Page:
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Like a flash of bright-white lightning, half a dozen streakers tore through Lower Quad’s junior balcony at midnight on Monday.

In keeping with tradition, a crowd of freshmen had gathered on the balcony for the annual Econ Scream with droopy eyes, preparing to bellow into the night with their midterm woes. Just before the collective scream, the streakers appeared.

While the nudity was just a flicker against the inky night and chaos of the Econ Scream, our Ivy League colleagues at Brown University are devoting the entire week to the subject with their second-annual “Nudity Week.”

On Tuesday, they offered a nude yoga class. Yesterday, there was a discussion of “stripping privileges,” undressing the way body privilege intersects with race, class and gender. Today, there are nude performances: an exploration of how costuming — or lack thereof — plays out in theatrical performance.

Full disclosure: I nearly went to Brown, and it’s times like these when I sort of wish I did. While I love being a Quaker and don’t regret coming to Penn, the culture here isn’t one that would support an event like Nudity Week — and that’s a shame.

At Penn, like many other Ivy Leagues, we mostly get naked for folly. Columbia celebrates an annual Naked Run, Harvard students streak through Harvard Yard for their Primal Scream, and Yale hosts notorious naked parties (Princeton used to hold the Nude Olympics, but the competition was banned in 2000).

The nudity traditions are inoffensive, but they hardly provoke a meaningful conversation about naked bodies — we’ll take our clothes off, but we don’t want to talk about it.

At Brown, seniors Becca Wolinsky and Camila Pacheco-Fores are challenging that by heading Nudity Week.

“We’re not trying to be prescriptive and say ‘everyone should be nude!’ We just want to provide a safe space for those who want to examine why these topics are so taboo,” Wolinsky said. “In my opinion, we’re all born naked, so why is there such a stigma surrounding nudity?”

At Penn, that stigma is pronounced — accordingly, an adaptation of Nudity Week would never fly here. Not only is the Penn community markedly conservative about these types of issues, but the air of pre-professionalism makes most Penn kids squeamish about baring it all.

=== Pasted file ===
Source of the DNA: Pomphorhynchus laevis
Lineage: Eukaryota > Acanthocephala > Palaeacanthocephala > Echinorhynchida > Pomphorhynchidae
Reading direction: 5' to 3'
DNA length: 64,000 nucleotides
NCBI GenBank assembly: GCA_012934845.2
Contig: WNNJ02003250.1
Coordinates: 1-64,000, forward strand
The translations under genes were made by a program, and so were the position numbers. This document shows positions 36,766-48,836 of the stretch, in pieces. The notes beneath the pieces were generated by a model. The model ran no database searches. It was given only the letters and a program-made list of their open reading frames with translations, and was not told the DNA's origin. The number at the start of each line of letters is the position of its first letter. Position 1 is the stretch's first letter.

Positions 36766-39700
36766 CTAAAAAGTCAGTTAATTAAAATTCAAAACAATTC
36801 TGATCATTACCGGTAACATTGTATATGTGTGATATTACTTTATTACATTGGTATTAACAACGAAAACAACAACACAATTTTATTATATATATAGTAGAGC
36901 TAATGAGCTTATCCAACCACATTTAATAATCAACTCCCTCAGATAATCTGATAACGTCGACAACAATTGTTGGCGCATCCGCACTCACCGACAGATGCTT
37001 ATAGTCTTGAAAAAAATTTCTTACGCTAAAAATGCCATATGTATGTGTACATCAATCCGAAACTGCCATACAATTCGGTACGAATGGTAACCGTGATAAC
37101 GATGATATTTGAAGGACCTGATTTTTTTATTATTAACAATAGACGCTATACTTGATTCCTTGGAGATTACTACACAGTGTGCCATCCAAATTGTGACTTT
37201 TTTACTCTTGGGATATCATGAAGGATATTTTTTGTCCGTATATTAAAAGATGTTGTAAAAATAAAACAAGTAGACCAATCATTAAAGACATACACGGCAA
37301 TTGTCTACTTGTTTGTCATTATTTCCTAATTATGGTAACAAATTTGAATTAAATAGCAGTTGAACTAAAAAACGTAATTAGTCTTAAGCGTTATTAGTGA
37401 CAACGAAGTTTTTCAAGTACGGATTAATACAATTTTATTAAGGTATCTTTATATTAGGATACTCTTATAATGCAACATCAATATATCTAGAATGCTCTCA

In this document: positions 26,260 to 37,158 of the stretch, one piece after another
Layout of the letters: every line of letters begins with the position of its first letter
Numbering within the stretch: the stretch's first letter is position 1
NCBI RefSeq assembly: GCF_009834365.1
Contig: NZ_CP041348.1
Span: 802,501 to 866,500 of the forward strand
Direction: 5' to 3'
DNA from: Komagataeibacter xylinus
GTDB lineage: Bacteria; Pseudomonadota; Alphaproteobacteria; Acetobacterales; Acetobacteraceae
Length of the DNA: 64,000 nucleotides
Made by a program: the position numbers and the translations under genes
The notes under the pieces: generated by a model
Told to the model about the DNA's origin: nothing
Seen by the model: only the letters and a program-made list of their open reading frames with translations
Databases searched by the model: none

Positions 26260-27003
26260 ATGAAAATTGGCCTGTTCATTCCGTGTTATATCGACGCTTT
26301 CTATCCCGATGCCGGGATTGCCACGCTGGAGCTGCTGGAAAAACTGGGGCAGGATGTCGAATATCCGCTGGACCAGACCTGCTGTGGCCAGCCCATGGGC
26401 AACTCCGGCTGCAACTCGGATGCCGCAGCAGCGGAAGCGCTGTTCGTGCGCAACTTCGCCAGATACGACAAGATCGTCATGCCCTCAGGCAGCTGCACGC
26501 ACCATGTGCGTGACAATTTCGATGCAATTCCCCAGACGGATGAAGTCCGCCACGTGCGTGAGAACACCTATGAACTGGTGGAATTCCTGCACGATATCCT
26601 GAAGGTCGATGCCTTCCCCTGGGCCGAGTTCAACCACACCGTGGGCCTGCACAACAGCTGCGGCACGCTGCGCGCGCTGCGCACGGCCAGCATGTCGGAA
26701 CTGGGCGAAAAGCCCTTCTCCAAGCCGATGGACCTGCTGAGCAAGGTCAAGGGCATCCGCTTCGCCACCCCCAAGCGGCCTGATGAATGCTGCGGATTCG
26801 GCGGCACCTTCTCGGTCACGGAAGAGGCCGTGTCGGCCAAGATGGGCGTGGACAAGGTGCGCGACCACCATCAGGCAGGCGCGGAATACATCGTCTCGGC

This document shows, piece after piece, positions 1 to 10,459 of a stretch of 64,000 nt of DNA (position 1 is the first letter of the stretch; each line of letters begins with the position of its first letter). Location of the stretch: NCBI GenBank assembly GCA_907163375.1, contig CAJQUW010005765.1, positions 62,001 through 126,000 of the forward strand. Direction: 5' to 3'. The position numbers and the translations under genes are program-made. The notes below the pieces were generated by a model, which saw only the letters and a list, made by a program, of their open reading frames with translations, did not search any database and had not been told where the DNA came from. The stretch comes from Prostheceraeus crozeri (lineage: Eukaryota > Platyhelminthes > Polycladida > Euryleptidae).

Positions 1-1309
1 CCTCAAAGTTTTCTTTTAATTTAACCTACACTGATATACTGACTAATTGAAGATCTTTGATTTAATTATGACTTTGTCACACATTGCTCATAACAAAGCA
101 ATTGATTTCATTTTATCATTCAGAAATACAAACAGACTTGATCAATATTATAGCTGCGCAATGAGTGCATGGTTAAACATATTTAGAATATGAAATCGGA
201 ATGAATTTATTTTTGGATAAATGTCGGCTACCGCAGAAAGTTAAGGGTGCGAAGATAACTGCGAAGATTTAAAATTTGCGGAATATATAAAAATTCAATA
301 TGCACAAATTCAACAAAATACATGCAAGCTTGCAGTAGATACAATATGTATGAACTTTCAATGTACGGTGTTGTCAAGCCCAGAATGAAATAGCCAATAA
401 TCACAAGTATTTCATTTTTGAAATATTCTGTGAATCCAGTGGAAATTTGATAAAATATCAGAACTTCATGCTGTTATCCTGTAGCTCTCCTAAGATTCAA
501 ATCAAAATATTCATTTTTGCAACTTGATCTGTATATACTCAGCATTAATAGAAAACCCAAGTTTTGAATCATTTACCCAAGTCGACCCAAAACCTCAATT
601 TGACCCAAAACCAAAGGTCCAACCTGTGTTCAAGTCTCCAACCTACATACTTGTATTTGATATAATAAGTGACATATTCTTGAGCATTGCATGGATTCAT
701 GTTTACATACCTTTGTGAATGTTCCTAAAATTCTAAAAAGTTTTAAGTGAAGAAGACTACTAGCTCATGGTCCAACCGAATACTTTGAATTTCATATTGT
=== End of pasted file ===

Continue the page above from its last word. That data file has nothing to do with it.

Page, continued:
“I think I’m going to wear a bag over my head,” one of the Econ streakers, a sophomore, contemplated before dropping his pants. “I don’t want anyone recognizing me from this.”

These concerns have hardly surfaced at Brown, where students seem eager to engage in conversations about bodies.

“The Brown community has been overwhelmingly supportive, which makes me think that our message is important,” Wolinsky said. The only controversy, she added, has been from outside media sources that misunderstand the message of the event or conflate the emphasis on nudity with an emphasis on sex.

But Nudity Week isn’t about getting naked and getting it on — it’s about questioning which bodies are viewed as valuable, what bodies are capable of doing and why we consider nakedness so taboo. There will be penises, vulvas and nipples, but there will also be bellies, body hair and stretch marks. The point isn’t sex — it’s the anatomy of body privilege.

And while the Penn community would be hard-pressed to support an event like Nudity Week, we could absolutely benefit from the messaging of the event.

Penn is home to high rates of disordered eating and negative body image. Coupled with a culture of perfectionism, body image issues are propelled by “Pennface,” which CAPS Director of Outreach Meeta Kumar described as “the ‘mask’ or image of needing to appear perfect at Penn.” And while organizations like the Penn Consortium of Undergraduate Women promote positive body image through events like the Love Your Body campaign, there’s much more to untangle.

There’s no reason we can’t be provoking the same kinds of discussions. Something is lost in doing them as a clothes-on conversation — the medium is the message, after all — but it’s better than avoiding the conversation altogether.

The messages of Nudity Week are valuable, and they can exist at Penn, too — even with our clothes on.

Arielle Pardes is a College senior from San Diego. Her email address is You can follow her @pardesoteric. “The Screwtinizer” appears every Thursday.

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